3. Sounds like it, doesn't it?
  4. So nothing for us to worry about for a bit then. :)

    Well from what I understand there's practically very little technical difference between an IRBM/ICBM and a rocket that you'd use to put a satellite into orbit. It's one of the true dual use situations.
  5. Do you think Bush and Brown realise if they start a war with Iran it won't be over as quickly as Operation Desert Fox was in Iraq?

    Or do you think it's going to take Thousands of Allied casualties and the very real prospect of Chemical weapons attacks before the two Bs notice?
  6. They should both know, seeing how things are going in Iraq.
    At least Bush shall be gone in 6 months or so - that said, McCain would be worse.
  7. This is rather old hat. The Iranians have been buying IRBM's from the Russians and North Korea, big deal. Yes, they want a space program of sorts, both for its practical benefits and the "glory" it will heap upon Iran from around the Islamic world. Iran is trying to step up as a regional superpower and this is but one part of this process.
    If they did develop an ICBM it would not be much of a threat to Europe or the USA because of the anti missile system being developed and for a missile threat to be a genuine you need more than 3 or 4.
    I'm keeping my eyes on there IRBM's and seeing where they go with them in terms of numbers.
  8. Oi, KevB, what is PIRA/SFs position in regard to Iranian Ballistic Missile Facility and is that position made public to the people who you collected money from whilst volunteering with NORAID to supply hard cash to fund the Republican slaughter campaigne in Northern Ireland and elsewhere?
  9. So what's to stop them building an even dozen or so and simply swarming the missile defence? All you need is the same number as they've got interceptor rockets deployed plus one and they're fucked. Which is generally why the whole concept has left me rather unimpressed.
  10. To build a significant number of ICBM's would be very hard to disguise and rather difficult to engineer. Look at the problems the Iranians are having with there space program.
    The Soviets had a big problem with Star Wars knowing that it would negate the deterrent affect of there nuclear arsenal.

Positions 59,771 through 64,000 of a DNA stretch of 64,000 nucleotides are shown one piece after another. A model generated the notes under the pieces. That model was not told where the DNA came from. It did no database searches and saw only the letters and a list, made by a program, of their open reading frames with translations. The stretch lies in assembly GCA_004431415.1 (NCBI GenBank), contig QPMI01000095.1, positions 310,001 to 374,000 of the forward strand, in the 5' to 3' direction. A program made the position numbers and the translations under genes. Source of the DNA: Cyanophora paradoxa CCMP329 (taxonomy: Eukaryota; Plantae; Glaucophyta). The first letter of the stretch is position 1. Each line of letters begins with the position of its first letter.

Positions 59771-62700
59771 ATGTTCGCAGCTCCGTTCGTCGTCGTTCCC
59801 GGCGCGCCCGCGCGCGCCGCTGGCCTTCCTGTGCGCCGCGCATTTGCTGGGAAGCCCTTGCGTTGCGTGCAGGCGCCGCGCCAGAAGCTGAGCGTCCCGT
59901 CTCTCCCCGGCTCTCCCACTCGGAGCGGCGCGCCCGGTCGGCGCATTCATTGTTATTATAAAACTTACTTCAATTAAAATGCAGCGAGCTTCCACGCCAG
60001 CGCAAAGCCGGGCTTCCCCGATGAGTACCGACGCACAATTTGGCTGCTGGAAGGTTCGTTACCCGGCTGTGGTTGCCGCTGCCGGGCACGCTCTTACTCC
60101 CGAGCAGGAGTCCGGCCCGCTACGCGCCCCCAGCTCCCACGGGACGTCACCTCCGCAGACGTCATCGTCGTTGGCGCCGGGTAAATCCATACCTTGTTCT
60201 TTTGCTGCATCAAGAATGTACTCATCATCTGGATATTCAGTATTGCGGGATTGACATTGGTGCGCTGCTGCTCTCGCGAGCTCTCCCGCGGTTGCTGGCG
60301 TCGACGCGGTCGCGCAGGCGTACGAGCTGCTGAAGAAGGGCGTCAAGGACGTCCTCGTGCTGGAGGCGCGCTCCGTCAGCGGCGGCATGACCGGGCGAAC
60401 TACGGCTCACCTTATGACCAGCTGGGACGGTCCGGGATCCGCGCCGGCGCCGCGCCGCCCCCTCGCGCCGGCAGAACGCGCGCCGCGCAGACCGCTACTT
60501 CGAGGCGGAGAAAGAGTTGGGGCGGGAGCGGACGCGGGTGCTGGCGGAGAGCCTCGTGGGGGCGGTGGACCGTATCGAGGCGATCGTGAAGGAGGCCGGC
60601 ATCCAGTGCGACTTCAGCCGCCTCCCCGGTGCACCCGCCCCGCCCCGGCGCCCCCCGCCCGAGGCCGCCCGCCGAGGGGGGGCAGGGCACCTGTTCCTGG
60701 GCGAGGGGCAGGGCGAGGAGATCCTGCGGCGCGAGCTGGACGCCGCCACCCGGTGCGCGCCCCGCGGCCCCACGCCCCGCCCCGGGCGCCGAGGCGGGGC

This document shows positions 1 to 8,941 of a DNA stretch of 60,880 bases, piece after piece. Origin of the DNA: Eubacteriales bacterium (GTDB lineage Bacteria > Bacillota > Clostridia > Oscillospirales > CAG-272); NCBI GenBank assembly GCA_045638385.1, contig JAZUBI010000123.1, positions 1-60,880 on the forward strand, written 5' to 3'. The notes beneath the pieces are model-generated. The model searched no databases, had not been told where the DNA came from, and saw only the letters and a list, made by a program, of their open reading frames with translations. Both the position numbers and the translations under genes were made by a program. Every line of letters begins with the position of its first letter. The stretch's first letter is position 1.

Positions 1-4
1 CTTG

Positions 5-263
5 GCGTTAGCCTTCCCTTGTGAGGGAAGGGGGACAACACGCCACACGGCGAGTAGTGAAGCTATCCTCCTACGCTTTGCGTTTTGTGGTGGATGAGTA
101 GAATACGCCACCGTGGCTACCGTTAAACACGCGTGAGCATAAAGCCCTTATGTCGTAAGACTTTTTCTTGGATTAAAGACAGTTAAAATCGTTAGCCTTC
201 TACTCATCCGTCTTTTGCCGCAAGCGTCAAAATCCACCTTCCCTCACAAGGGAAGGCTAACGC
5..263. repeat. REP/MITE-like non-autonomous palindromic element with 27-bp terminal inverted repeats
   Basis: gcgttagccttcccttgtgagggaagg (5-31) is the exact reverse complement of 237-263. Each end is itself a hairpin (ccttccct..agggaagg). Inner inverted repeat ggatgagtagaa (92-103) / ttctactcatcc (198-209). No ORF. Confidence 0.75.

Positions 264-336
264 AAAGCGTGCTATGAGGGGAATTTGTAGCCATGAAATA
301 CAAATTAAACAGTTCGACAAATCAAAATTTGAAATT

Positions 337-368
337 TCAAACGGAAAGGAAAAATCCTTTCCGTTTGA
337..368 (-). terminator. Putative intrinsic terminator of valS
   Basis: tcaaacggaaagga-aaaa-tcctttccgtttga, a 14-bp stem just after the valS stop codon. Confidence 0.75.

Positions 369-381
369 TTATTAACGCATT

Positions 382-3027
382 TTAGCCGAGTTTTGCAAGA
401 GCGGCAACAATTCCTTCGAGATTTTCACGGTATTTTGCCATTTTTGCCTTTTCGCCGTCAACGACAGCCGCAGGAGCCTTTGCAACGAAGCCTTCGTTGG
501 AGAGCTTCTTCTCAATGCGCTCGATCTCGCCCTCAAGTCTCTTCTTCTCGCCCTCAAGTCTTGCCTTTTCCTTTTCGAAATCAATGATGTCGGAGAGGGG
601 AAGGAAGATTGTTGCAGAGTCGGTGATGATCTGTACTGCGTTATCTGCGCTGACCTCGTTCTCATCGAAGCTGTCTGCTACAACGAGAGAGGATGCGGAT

It would be difficult for the Iranians to swamp the system and there are more layers to it than just this one launcher.
  11. All true. And none of it will rule out this being used as an excuse for Operation Bomb The B@stards... :roll:
  12. They could indeed build enough rockets to do that, but that doesn't detract from the simple truth that in the event of the Iranians launching such an attack, Tehran and selected other targets get converted into parking lots a few minutes later, courtesy of Mr. MIRV and his friend Trident II. MAD anyone?
  13. I'm not sure MAD works with people who believe they are going to get 76 virgins in paradise. I'm not saying that Iran on the whole believe that, but a theocracy could end up with enough people who believed it in the right places.

    Edit: Ahem, I mean wrong places.
  14. If I were taking this thread seriously, I would have said that it seems a little naive to suggest that the only thing preventing the development of a practical ICBM system is the lack of suitable composite material, when there are so many other alternatives (titanium included).

    An interesting and unanswered question. How would we feel, for example, if some of these muslim states started rattling their collection tins under the noses of, say, the Hindus or the Sikhs, or even (heaven forbid) the Chinese in just the same way that Noraid were (and still are) trying to do with Americans?
  15. you can see the missile silos at Tabriz on google sure if you look for long enough you will see what you want to see.